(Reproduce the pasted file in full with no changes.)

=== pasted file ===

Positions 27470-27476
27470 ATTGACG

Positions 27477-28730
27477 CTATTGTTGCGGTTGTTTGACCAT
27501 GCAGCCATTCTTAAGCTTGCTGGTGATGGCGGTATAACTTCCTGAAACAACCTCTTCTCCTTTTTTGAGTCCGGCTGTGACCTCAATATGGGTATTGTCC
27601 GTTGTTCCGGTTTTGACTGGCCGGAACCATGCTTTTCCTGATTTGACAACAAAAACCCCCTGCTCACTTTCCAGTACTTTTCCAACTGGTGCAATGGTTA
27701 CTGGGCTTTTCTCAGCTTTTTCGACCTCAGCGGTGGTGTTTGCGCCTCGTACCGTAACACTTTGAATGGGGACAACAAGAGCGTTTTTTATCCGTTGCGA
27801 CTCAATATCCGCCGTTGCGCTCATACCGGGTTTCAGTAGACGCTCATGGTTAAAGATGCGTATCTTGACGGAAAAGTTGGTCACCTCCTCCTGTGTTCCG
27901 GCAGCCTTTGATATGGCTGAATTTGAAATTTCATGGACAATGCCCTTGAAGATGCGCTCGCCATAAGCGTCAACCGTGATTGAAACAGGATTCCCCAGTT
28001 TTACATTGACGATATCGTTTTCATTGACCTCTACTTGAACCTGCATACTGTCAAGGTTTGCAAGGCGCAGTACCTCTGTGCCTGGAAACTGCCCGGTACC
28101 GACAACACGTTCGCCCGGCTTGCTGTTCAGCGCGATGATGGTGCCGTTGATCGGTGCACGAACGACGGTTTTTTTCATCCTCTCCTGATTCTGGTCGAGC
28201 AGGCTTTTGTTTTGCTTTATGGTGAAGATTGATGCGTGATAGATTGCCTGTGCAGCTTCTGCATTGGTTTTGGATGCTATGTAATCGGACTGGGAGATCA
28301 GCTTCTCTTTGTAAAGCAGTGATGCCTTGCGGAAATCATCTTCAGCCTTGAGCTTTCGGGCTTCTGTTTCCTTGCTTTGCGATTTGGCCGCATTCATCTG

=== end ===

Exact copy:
Positions 27470-27476
27470 ATTGACG

Positions 27477-28730
27477 CTATTGTTGCGGTTGTTTGACCAT
27501 GCAGCCATTCTTAAGCTTGCTGGTGATGGCGGTATAACTTCCTGAAACAACCTCTTCTCCTTTTTTGAGTCCGGCTGTGACCTCAATATGGGTATTGTCC
27601 GTTGTTCCGGTTTTGACTGGCCGGAACCATGCTTTTCCTGATTTGACAACAAAAACCCCCTGCTCACTTTCCAGTACTTTTCCAACTGGTGCAATGGTTA
27701 CTGGGCTTTTCTCAGCTTTTTCGACCTCAGCGGTGGTGTTTGCGCCTCGTACCGTAACACTTTGAATGGGGACAACAAGAGCGTTTTTTATCCGTTGCGA
27801 CTCAATATCCGCCGTTGCGCTCATACCGGGTTTCAGTAGACGCTCATGGTTAAAGATGCGTATCTTGACGGAAAAGTTGGTCACCTCCTCCTGTGTTCCG
27901 GCAGCCTTTGATATGGCTGAATTTGAAATTTCATGGACAATGCCCTTGAAGATGCGCTCGCCATAAGCGTCAACCGTGATTGAAACAGGATTCCCCAGTT
28001 TTACATTGACGATATCGTTTTCATTGACCTCTACTTGAACCTGCATACTGTCAAGGTTTGCAAGGCGCAGTACCTCTGTGCCTGGAAACTGCCCGGTACC
28101 GACAACACGTTCGCCCGGCTTGCTGTTCAGCGCGATGATGGTGCCGTTGATCGGTGCACGAACGACGGTTTTTTTCATCCTCTCCTGATTCTGGTCGAGC
28201 AGGCTTTTGTTTTGCTTTATGGTGAAGATTGATGCGTGATAGATTGCCTGTGCAGCTTCTGCATTGGTTTTGGATGCTATGTAATCGGACTGGGAGATCA
28301 GCTTCTCTTTGTAAAGCAGTGATGCCTTGCGGAAATCATCTTCAGCCTTGAGCTTTCGGGCTTCTGTTTCCTTGCTTTGCGATTTGGCCGCATTCATCTG